Unions were created in the 1800’s to address the plight of workers during the Industrial Revolution. Plagued by low wages and unsafe working conditions, among other issues, workers banded together to form collective bargaining units that enabled employees to take notice and take action. Though the landscape of industry has changed dramatically since unions’ inception, the need for unions remains crucial. Today, tech giants and other large corporations continue to sacrifice fair working conditions for better profit margins for shareholders. Even public employers seek to balance budgets by underpaying - and undervaluing - employees.
Here’s why unions work.
Better Pay and Benefits
Unionized workers earn a substantial amount more than their non-union counterparts. Studies have shown that workers in a union earn 10.2% more than those not in a union. This rise in wages extends to workers of color, with Black workers seeing an increase of 17.3% and Latino workers seeing an increase of 23.1%, mitigating against much (not all) racial pay disparities. The pay gap for women in unions is also smaller. Union members are also far more likely to have high quality, affordable employer-sponsored healthcare. Unions have played a critical role in getting workers access to paid sick days, as well as paid vacation and holidays.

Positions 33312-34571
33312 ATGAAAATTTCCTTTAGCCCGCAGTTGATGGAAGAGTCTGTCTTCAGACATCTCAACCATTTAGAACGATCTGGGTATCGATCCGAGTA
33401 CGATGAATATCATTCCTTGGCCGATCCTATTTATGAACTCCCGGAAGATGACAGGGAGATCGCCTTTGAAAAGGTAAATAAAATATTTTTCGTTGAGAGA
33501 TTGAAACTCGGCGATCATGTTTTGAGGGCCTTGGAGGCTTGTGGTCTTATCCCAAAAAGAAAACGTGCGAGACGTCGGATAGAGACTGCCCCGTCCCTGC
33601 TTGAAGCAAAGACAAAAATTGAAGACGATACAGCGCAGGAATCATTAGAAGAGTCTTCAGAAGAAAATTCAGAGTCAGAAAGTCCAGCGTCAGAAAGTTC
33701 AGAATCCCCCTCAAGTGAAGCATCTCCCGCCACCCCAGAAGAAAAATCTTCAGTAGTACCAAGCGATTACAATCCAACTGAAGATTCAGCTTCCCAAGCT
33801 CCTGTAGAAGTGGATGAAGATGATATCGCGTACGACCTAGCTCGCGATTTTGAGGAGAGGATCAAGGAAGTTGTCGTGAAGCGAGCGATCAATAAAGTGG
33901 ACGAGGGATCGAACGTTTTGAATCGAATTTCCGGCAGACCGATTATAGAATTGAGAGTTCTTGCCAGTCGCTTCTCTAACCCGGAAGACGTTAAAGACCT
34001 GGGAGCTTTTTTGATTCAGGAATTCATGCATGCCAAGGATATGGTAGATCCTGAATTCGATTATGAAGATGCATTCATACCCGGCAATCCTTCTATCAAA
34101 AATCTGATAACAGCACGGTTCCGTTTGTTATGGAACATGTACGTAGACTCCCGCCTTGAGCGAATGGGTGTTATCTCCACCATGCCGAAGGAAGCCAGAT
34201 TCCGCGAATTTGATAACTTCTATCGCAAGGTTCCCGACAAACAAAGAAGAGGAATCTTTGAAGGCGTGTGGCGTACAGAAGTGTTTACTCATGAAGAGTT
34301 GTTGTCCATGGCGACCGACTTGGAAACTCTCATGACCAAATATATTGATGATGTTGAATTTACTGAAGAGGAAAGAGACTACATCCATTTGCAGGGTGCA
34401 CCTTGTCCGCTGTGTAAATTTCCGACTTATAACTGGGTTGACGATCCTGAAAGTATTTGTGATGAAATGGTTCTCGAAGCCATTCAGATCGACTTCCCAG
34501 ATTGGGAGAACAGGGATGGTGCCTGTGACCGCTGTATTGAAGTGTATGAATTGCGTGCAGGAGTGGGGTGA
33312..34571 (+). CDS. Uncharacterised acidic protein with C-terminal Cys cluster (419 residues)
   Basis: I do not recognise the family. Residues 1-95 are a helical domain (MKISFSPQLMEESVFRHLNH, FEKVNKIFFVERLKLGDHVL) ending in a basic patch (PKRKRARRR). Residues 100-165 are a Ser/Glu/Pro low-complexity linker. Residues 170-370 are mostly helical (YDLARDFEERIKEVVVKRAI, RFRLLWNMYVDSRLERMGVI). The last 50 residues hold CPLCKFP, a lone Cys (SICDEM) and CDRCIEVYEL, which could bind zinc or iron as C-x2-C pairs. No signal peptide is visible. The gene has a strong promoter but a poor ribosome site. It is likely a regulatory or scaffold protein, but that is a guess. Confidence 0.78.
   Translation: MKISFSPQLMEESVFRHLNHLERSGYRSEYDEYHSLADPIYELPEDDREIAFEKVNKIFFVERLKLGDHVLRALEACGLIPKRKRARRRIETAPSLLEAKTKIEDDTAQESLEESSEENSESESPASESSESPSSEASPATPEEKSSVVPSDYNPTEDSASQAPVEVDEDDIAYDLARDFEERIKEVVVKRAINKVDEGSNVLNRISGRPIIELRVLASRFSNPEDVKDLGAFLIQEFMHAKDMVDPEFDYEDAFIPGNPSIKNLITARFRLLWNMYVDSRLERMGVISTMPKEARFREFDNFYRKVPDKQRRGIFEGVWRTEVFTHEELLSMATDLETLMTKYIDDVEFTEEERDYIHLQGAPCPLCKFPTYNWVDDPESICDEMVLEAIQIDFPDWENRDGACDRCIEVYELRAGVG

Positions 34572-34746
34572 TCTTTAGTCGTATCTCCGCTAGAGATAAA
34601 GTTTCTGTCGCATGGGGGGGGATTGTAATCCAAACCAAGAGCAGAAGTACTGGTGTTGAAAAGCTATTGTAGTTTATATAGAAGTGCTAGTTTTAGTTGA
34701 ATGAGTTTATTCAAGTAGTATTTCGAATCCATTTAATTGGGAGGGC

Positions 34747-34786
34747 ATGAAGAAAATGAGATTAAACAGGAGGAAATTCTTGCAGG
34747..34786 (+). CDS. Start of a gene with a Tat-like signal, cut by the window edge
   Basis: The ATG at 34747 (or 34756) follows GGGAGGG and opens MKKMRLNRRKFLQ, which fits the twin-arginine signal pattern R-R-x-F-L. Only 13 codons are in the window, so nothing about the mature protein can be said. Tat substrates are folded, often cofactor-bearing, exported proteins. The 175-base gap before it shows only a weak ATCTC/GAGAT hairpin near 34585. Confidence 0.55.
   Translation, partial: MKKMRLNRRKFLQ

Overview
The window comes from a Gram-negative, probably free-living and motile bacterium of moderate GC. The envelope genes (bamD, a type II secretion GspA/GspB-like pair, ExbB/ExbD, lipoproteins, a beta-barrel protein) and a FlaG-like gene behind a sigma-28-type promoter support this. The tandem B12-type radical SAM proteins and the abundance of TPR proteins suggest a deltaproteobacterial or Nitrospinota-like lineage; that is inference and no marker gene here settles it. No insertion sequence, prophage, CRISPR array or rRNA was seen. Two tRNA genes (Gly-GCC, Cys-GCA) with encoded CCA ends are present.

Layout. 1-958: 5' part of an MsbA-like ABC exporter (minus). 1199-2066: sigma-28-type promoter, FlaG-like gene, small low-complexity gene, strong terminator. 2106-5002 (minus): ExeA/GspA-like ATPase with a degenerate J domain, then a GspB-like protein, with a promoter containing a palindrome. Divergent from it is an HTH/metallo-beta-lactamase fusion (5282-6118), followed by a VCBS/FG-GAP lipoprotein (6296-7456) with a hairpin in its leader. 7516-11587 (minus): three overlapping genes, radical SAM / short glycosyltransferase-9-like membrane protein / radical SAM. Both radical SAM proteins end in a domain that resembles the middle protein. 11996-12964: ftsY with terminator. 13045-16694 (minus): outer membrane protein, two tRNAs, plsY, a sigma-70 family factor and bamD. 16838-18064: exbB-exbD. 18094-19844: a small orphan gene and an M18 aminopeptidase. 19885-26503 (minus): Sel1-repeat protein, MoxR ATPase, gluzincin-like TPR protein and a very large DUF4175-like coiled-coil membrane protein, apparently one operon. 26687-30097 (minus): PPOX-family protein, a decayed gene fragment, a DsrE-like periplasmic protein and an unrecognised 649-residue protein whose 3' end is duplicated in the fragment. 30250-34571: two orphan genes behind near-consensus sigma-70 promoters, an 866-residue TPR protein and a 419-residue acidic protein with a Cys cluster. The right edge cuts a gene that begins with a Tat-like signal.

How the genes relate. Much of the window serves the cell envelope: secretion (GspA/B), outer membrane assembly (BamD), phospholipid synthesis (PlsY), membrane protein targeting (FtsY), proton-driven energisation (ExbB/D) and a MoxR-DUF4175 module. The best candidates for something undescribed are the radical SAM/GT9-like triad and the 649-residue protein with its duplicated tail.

Increased Workplace Safety
From the outset, unions have advocated for and achieved increases in workplace safety. A recent study reporting on OSHA data found that union worksites are substantially less likely to have a violation (19%) and overall had 34% fewer violations per inspection than non-union worksites. Increases in workplace safety can be attributed to many things that unions have fought for including proper equipment and training, 8-hour workdays, and consistent schedules. Unions also serve as a reporter of workplace safety violations, adding another layer of oversight.
Opportunities for Career Advancement
Unions provide training and career development opportunities for members. Members may also be able to seek assistance for certifications directly related to their role, as well as continuing professional development offerings to ensure that members maintain a high level of skills and expertise in their particular field. Additionally, unions support their members through loan assistance and debt counseling.
The nature of collective bargaining means there are even more benefits to joining a union than outlined above. If you or someone you know is looking for a pathway to success, unions provide opportunities for workers in many industries.